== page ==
In Germany, it’s important to follow rather strict requirements regarding violent scenes in games.
Proper localization is the key to users’ hearts.
In the App Store, you can use localization to not only promote your app in other markets, but also increase the number of characters for the country that is most important for your marketing strategy. This is helpful, for example, when you want to be ranked for new keywords in the US, but also don’t want to remove keywords from your current metadata. In this case, you can use cross-localization and the Spanish MX locale.
In some countries, you can double the number of keywords. Check out this table with current information about the countries.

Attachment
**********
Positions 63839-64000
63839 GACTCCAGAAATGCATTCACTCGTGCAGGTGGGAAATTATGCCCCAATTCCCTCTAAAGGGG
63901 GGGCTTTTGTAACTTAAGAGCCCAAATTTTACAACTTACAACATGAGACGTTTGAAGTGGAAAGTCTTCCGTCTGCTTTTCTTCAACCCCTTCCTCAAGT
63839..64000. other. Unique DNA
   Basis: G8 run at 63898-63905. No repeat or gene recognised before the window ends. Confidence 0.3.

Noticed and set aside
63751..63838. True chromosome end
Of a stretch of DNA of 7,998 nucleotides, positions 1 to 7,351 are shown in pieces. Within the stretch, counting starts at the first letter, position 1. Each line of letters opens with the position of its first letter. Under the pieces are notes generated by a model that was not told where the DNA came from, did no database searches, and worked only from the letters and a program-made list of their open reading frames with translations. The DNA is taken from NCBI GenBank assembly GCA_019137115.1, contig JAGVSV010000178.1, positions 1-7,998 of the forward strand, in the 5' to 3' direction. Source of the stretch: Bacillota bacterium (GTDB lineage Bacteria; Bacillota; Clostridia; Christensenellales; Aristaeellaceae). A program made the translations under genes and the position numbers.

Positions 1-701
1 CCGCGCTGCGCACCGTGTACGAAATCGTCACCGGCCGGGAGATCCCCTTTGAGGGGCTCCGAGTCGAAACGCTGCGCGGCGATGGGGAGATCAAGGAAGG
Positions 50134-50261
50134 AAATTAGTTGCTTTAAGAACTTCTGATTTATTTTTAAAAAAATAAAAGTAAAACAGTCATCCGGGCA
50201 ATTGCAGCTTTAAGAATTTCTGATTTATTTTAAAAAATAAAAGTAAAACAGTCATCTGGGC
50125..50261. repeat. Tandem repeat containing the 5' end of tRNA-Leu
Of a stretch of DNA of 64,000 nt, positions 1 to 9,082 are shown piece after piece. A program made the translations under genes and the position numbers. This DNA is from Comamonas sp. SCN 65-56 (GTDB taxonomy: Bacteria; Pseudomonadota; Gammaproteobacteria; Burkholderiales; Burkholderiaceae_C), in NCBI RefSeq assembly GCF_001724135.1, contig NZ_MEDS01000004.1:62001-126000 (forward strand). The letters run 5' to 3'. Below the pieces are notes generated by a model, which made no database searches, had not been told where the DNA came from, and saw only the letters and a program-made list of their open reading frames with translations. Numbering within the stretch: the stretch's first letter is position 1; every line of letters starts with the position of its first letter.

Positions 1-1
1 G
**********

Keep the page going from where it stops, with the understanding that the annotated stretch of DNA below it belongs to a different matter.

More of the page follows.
If, for example, you want to reach new places in search results, but you already used up all your characters in the metadata, you can use English UK for additional keywords for the Spanish market.
These keywords will be indexed in Spain and other countries, but not the USA, Australia, Canada, and Japan. You can add keywords for Spain in the keyword field (100 characters), the title (30 characters), and the subtitle (30 characters).
Remember that you can combine keywords only in one locale. You can’t create search phrases from keywords in different locales. If you have the keyword “calorie” in the Spanish MX locale and “counter” in the English US locale, you will not be indexed for the search phrase “calorie counter” in the US.
Remember alphabets, grammar rules, spelling, and special symbols in other languages. These features must be considered when working with ASO, where every character is worth its weight in gold. Here is some advice about ASO localization from ASO experts:
Johannes von Cramon ASO, ASA, Analytics & Retention at Growfirst @https://twitter.com/jovcra